Christmas in Norway

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Like most of its surrounding countries Norway celebrates Christmas on December 24th , the beginning of the day is as normal as any other with all shops and bussiness’ open, they close at 4.00pm and from then the festivities start, everyone baths and dresses in new clothes well to welcome the holidays.Church bells ring out from 5.00pm-6.00pm to signify the start of Christmas.

The Christmas Eve meal is started with rice pudding and an almond if hidden in one the winner receives a gift or prize, a bowl is also placed out for the barn elf that looks after the animals so he’ll behave for the upcoming year. The main meal mostly consists of one pig that fulfils the whole family. The birds are fed with the biggest sheaf of grain so everyone is well fed at Christmas.A lot of Norwegians also eat lye-treated codfish, and wash it down with boiled potatoes, rice porridge, gingerbread, and punch.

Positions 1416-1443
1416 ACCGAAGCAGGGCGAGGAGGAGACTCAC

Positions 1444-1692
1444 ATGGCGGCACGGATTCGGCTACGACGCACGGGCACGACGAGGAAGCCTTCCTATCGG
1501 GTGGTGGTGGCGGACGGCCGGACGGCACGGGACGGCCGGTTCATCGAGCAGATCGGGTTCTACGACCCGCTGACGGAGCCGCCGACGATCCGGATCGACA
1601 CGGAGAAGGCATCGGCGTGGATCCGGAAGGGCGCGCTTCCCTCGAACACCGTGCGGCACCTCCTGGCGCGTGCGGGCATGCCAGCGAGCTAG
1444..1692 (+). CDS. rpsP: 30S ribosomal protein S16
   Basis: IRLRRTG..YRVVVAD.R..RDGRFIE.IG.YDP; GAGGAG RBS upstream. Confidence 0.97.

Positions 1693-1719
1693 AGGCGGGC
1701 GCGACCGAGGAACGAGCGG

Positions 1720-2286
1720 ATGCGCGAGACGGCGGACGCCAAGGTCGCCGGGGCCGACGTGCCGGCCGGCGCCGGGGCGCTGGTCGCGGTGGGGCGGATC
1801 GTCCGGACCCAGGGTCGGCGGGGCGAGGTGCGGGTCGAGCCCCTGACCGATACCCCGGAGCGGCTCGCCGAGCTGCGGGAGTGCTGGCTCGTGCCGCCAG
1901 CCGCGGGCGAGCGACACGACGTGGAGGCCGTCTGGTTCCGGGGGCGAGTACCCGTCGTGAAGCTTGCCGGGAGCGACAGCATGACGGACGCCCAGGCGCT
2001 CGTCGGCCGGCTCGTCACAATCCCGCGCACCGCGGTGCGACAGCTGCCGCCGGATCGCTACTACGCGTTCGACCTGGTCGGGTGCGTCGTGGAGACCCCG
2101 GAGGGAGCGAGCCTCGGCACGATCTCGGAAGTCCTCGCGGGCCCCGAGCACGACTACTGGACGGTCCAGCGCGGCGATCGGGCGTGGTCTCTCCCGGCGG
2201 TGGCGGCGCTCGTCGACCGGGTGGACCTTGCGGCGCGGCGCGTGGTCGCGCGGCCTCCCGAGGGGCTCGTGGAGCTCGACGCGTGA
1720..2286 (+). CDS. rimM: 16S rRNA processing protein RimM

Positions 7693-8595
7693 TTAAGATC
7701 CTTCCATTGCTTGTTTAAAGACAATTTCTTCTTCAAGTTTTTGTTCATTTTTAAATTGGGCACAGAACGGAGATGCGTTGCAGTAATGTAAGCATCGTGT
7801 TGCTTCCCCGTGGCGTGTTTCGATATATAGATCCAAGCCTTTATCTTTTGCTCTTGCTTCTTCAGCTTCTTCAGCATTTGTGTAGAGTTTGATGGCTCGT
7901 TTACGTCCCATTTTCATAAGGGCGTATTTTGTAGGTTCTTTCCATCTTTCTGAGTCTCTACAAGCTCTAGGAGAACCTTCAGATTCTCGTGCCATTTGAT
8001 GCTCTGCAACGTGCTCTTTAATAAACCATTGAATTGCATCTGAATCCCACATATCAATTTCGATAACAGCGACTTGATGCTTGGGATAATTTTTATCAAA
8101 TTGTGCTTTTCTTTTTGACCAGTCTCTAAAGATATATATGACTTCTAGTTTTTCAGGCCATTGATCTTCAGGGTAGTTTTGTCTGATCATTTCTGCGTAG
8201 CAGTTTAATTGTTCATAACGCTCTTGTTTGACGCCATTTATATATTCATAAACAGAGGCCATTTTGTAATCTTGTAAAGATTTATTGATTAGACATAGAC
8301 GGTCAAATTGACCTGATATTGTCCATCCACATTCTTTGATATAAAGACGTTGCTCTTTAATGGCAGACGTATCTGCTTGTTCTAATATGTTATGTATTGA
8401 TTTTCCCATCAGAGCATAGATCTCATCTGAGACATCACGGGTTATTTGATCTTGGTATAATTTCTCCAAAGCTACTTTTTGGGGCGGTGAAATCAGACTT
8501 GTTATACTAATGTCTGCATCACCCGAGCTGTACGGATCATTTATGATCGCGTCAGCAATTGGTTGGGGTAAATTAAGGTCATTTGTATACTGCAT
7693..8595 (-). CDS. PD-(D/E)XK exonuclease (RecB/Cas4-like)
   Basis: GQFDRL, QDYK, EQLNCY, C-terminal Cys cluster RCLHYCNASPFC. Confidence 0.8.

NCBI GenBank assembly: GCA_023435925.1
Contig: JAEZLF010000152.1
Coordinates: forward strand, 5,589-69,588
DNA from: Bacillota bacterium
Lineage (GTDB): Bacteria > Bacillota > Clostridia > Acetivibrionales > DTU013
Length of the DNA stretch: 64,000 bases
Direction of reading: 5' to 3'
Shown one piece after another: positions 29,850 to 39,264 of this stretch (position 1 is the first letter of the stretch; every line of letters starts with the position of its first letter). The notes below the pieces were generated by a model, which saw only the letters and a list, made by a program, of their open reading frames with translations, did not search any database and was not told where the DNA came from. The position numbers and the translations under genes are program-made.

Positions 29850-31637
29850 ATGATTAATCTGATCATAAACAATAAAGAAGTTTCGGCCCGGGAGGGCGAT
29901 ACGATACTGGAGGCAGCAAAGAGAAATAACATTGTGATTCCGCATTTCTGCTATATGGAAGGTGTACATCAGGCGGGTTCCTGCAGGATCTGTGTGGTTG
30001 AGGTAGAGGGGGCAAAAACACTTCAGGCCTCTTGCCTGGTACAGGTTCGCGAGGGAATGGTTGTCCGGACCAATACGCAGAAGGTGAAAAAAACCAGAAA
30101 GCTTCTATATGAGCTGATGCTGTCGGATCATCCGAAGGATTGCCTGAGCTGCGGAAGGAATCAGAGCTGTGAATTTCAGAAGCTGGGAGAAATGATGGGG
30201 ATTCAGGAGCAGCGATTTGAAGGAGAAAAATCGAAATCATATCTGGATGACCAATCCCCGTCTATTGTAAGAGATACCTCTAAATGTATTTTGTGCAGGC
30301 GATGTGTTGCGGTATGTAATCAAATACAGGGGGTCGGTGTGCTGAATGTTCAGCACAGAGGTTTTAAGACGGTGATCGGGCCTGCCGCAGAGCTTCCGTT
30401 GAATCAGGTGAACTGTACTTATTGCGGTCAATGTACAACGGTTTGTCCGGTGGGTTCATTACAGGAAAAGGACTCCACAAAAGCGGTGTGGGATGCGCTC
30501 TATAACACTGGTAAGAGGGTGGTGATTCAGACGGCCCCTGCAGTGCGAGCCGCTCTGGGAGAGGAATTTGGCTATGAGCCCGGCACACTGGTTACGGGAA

The tradition of the Yule log was started with Norwegians, a whole tree would be placed in the fire to help light the whole house, with it being so long it’d stretch across the whole of the living room and would have to be pushed further in as it burnt down. It’s believed that that tradition was the start of log-shaped cheese, cakes and deserts that appear during the holiday period.

But these days they have a Christmas tree instead like any other full of lights, and decorations.
A lot of Norwegians don’t feel very festive until they’ve watched ‘Three Nuts for Cinderella’ and the Disney Christmas film ‘From all of us to all of you’ on Christmas Eve morning, thus meaning television is very important to families around the Christmas period.

They now believe in Santa Clause which they never did before, believing he comes Christmas Eve to deliver presents to the good children.

On the 25th families spend it together and have a nice quiet day, with most families attending a service at the church, which was originally held before breakfast but has now been moved to a more appropriate time a little later on.

On the 26th festivities continue, with all restaurants, bars, cinemas etc becoming full, people hold parties with sweets and biscuits and hold fatty dinners. After Christmas children participate in ‘trick or treat’ going from house to house dressed in costumes asking for sweets and gifts.

Christmas continues through till the 20th day (January 13th) St Knuts day is the last day of Christmas.